INDIANAPOLIS — The Republican-controlled Indiana Senate will consider at least 14 proposed changes to legislation that aims to balance religious freedom with civil rights protections based on sexual orientation.
Senate Bill 344, which advanced to the full chamber last week following a 7-5 committee vote, must be presented Tuesday for potential amendment by any senator to receive a final vote by Wednesday's deadline to send it to the House.
State Sen. Travis Holdman, R-Markle, sponsor of the measure, said Monday he will call the legislation for "second reading" Tuesday.
It prohibits discrimination in housing, employment and public accommodations based on sexual orientation or military status, but exempts nearly any entity with a connection to religion and most wedding service providers.
Already senators are chomping at the bit to alter it.
Two of the proposed amendments add transgender Hoosiers to the anti-discrimination protections the measure would provide lesbian, gay and bisexual Hoosiers.
State Sen. Ron Alting, R-Lafayette, also would allow localities to enact civil rights protections covering LGB and T through 2017.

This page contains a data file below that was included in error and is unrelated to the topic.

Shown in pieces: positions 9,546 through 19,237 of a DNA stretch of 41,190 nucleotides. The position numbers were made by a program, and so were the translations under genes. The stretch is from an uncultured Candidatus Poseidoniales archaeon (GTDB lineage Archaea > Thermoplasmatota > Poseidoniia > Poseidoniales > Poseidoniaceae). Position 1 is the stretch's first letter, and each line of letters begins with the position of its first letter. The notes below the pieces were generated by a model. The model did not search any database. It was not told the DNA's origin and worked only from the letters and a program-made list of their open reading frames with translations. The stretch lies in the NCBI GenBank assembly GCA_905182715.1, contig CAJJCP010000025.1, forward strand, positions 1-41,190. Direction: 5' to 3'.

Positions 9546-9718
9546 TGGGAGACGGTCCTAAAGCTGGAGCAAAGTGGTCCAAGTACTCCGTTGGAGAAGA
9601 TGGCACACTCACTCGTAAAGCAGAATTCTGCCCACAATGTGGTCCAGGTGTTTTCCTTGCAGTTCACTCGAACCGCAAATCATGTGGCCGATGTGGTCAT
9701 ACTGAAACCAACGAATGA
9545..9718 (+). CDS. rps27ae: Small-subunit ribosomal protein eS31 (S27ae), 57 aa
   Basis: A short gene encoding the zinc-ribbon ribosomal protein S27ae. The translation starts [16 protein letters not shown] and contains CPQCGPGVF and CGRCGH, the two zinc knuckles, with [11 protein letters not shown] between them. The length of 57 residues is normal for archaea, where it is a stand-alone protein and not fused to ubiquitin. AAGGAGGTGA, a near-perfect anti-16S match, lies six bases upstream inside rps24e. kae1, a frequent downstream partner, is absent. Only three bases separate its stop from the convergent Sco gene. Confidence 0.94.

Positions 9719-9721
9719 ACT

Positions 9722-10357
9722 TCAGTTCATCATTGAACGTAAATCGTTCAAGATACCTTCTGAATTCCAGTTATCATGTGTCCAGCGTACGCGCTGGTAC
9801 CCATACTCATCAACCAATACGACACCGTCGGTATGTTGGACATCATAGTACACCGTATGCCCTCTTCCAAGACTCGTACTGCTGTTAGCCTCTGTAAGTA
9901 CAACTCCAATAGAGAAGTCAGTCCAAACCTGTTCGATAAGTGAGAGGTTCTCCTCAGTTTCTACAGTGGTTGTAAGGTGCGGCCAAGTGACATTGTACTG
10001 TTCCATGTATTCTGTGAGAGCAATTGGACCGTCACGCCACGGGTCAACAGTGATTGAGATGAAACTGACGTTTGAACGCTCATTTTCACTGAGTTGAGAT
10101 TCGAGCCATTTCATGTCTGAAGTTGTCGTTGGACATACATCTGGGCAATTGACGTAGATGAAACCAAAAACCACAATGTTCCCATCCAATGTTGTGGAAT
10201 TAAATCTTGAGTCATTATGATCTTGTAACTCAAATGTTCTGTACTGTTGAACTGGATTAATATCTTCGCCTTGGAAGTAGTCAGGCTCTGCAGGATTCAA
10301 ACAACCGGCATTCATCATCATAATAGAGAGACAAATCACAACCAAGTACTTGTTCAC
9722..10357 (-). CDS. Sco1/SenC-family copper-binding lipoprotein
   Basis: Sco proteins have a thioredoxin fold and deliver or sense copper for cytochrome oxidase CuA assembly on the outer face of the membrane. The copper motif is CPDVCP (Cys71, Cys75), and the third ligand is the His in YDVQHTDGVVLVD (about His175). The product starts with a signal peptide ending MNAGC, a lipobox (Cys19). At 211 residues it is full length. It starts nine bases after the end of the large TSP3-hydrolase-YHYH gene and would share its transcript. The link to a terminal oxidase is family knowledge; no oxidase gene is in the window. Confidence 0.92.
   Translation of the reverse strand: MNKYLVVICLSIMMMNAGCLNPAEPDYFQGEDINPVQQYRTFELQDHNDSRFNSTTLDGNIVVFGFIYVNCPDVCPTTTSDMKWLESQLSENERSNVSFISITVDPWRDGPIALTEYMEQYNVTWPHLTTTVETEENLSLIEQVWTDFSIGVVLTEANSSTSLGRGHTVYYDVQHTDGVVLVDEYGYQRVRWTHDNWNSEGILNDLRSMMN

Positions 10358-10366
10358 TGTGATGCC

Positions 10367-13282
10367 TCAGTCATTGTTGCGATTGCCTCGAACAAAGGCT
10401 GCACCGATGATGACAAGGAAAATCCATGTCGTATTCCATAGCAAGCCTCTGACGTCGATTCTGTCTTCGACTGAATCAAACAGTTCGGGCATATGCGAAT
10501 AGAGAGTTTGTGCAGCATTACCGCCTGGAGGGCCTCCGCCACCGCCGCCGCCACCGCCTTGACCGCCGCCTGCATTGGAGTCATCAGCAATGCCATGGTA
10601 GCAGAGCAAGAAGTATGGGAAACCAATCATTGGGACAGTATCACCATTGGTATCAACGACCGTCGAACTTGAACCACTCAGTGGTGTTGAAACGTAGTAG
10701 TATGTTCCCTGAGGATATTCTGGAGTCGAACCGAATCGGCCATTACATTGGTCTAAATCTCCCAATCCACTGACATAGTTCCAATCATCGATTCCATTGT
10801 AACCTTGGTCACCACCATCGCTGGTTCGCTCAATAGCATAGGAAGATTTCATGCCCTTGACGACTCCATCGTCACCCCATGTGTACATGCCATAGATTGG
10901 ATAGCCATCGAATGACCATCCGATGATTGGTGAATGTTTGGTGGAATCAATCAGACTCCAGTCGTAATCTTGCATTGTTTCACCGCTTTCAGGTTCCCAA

Currently, the legislation leaves intact human rights ordinances enacted prior to 2016, but does not allow any additional local protections that would be stronger than state law.
On the other hand, state Sen. Brent Waltz, R-Greenwood, wants to eliminate all local civil rights ordinances and would exclude most employers from the prohibition on hiring discrimination.
Waltz also suggests limiting civil rights protections to "actual" homosexual or bisexual Hoosiers, instead of also including men and women "perceived" as gay.
He does not specify how that should be tested.
Senators can file proposed amendments through Tuesday morning. A majority of the 50 lawmakers must approve an amendment to alter the legislation prior to the final chamber vote.